Rohingya gripped by fear as repatriation to Myanmar begins | Asia| An in-depth look at news from across the continent | DW | 14.11.2018
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Rohingya gripped by fear as repatriation to Myanmar begins

As a bilateral agreement to return Rohingya refugees to Myanmar is set to take effect, there have been unconfirmed reports of refugees disappearing from camps to avoid a forced return to the violence-marred country.

In October, a UN fact-finding mission said that that an"ongoing genocide" is still taking place in Myanmar against the Rohingya, a Muslim minority group living in the country's western Rakhine state.

On November 15, despite warnings from the UN and aid organizations, the final phase of a "repatriation" plan is set to kick in, which will begin large-scale refugee returns from Bangladesh back to Myanmar. Early reports say that over 2,000 people are part of a group that Bangladesh plans to return.

Read more: Pace of Rohingya repatriation depends on Myanmar, says Bangladeshi official 

Bangladeshi authorities have said that only those who volunteer will be returned, but the UN says that many refugees fear turning back. "We have noticed the news of the disappearance of some Rohingya from the camps," Joseph Surja Tripura, a public information officer for the UN Human Rights Agency (UNHCR), told DW, adding that the contract between Myanmar and Bangladesh says that no one can be "forcibly" repatriated.

"We have been trying to find out whether everyone is returning willingly," said Tripura. 

In early 2018, Myanmar and Bangladesh began negotiating a repatriation deal that outlines the return of Rohingya that have fled Myanmar since 2016.

Read more: Did UN 'self-censorship' aggravate Rohingya crisis in Myanmar?

Since August 2017, over 700,000 Rohingya have fled their homes and villages in Rakhine to neighboring Bangladesh after a brutal scorched-earth campaign carried out by Myanmar's military following an attack by Rohingya insurgents on Myanmar security forces.

According to an exhaustive investigation by Amnesty International, there are details obtained by survivors outlining "the murder, rape, torture, and village burning that the Myanmar security forces carried out in attacking the Rohingya in villages across Rakhine."

Read more: Rohingya genocide: Will Myanmar generals face ICC justice?

The UN has called the campaign a "textbook definition of ethnic cleansing." In December 2017, Doctors Without Borders (MSF) released a report outlining that in 2017 between August 25 and September 24 alone, an estimated 6,700 people, including 730 children, were killed as a result of "clearance operations" in Rakhine.

Nothing left?

"We think that the situation in Myanmar isn't comfortable enough yet for Rohingya to return there. We think more needs to be done in Myanmar before repatriating them there," said Tripura.

As the Rohingya are considered in Myanmar to be stateless, illegal aliens and are not granted citizenship, "repatriation" of the refugees would have a limited effect in reducing their suffering.

Read more: Myanmar military top brass involved in Rohingya atrocities: Amnesty International

'I left my body there': A displaced Rohingya woman's story

Many Rohingya villages in Rakhine were destroyed and most of the refugees currently living in camps like Cox's Bazar in Bangladesh no longer have homes to return to.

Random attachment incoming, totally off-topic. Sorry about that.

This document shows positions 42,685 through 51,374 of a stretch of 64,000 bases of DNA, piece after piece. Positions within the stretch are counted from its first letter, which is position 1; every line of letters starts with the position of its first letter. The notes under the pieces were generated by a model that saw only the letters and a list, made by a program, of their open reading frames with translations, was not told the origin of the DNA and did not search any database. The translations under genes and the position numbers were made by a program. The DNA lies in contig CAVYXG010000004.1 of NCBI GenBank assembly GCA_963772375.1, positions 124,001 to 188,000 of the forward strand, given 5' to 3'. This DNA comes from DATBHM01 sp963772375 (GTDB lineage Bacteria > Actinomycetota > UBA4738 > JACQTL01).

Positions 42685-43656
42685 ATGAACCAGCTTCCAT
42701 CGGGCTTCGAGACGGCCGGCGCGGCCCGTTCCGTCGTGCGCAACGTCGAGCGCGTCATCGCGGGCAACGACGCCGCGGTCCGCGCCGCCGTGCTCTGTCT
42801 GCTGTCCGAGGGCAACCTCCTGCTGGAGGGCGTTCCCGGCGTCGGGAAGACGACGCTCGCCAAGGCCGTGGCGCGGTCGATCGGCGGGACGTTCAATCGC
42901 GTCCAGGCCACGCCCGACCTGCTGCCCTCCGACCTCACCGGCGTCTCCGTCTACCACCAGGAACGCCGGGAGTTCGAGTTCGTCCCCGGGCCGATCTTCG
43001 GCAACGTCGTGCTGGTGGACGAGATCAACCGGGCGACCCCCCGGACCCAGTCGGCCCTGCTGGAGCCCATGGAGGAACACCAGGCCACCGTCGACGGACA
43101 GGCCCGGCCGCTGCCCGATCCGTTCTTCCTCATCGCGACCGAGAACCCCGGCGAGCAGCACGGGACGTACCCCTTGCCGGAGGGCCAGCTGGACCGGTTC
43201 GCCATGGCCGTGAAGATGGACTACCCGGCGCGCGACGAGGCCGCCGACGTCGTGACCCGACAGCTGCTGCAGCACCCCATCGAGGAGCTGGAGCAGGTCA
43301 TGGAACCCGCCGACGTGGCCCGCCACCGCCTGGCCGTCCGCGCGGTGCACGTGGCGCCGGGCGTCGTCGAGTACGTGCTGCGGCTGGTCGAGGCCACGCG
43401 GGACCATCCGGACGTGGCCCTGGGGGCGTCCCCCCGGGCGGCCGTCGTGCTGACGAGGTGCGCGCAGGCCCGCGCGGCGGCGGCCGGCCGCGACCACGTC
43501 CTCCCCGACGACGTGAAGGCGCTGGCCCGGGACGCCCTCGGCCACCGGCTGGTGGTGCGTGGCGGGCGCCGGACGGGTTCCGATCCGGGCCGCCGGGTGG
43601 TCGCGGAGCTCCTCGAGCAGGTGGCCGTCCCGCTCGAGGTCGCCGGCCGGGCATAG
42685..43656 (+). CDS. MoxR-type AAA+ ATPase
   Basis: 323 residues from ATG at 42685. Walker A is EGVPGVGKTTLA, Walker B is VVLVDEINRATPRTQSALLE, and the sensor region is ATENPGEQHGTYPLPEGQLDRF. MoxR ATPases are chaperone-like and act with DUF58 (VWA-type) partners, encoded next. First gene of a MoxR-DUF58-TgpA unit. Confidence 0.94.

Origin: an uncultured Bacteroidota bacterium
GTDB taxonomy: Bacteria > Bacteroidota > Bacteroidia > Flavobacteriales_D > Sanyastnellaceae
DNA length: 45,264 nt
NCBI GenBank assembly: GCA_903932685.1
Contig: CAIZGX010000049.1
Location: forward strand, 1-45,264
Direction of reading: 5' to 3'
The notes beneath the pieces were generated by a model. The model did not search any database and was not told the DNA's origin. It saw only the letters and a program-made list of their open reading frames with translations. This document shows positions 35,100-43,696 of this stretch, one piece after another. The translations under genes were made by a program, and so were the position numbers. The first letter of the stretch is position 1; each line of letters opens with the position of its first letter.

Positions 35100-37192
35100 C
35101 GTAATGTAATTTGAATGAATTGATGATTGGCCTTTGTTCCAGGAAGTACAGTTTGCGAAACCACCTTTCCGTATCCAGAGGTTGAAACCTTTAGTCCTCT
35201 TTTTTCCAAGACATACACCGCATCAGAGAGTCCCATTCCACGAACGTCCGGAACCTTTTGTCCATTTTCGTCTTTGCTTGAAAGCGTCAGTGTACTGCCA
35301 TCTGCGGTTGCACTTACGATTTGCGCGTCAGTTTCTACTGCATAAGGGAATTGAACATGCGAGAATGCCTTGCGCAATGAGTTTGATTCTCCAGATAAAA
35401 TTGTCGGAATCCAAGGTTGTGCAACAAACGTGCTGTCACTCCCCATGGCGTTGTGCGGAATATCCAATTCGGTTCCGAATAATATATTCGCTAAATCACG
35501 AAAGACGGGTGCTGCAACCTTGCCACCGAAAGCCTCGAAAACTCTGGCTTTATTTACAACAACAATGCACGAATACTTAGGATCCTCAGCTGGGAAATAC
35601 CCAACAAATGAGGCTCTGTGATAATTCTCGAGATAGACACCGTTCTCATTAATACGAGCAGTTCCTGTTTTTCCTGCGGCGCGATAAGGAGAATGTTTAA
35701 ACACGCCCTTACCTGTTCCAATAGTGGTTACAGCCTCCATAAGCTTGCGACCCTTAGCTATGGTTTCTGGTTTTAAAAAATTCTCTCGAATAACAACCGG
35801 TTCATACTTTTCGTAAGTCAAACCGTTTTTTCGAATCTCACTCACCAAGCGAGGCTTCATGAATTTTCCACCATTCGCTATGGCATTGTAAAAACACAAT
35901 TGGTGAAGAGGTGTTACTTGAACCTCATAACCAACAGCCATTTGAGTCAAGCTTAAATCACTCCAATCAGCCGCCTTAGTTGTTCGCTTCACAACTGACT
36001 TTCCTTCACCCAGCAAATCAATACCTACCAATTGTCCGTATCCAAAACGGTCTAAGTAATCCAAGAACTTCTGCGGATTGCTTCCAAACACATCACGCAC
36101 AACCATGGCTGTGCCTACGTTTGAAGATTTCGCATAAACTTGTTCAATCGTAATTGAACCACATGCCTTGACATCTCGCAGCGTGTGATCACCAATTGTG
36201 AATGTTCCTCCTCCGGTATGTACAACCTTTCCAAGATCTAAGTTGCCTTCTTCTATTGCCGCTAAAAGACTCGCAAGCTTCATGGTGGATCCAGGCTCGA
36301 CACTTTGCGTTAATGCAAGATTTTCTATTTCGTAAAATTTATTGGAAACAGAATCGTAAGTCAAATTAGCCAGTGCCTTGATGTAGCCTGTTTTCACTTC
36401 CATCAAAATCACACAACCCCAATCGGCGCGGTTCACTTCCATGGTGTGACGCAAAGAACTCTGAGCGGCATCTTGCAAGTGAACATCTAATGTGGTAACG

"We won't return to Myanmar until our security is ensured there," Rohingya refugee, Abul Kashem, told a DW correspondent on Tuesday in Cox's Bazar, Bangladesh.

"They have to return our land and property to us. They are still attacking Rohingya there. Houses have been burnt. Torture has been going on. We don't see any hope for security there," said Kashem.

Rohingya Flüchtlingslager (Getty Images/P. Bronstein)

Over 720,000 Rohingya refugees fled to the Cox's Bazar district of Bangladesh

No guarantees

In August, Bangladesh's refugee, relief and repatriation commissioner, Abul Kalam, told DW that Myanmar had not been able to "reconstruct villages and homes" for Rohingya. However, he added that reception centers and a transit camp would be ready for use.

At the time, Kalam pointed out that there was no guarantee that Rohingya would be able to return to their villages or places where they wished to stay, as stipulated in the agreement. Four months later as repatriation is set to begin, it is not clear if these issues have been resolved.

On Tuesday, Kalam told DW that Bangladesh and Myanmar were "ready" to repatriate Rohingya refugees, adding that he was not sure if refugees were fleeing the camps. 

"We haven't got any concrete information on the disappearance of Rohingya refugees from any camp," said Kalam. "We will know about it once the head count is done. We have started the repatriation process based on the primary list," he added.

Read more: Rohingya people in Myanmar: What you need to know

However, a Rohingya refugee, Nurul Haque, told a DW correspondent in Cox's Bazar that she fled Balukhali refugee camp after hearing about plans to repatriate the Rohingya living there to Myanmar. "We don't want to return to Myanmar. They will torture us if we go there," she said.

"We came to Bangladesh after suffering for a long time," Mohammad Amin, another refugee living in Cox's Bazar told a DW correspondent. "We have been tortured there. Our lands were grabbed. We demand justice."

"We want to get back everything that was looted from us over the years. Our security has to be ensured. Only then we will return to Myanmar. Otherwise, we won't go there."

As of Wednesday, there have been reports of an increased military presence at the camps, with the AFP news agency reporting police and soldiers conducting patrols and checking ID cards.

Additional reporting by DW correspondents in Bangladesh Harun Ur Rashid Swapan and Abdur Rahim.

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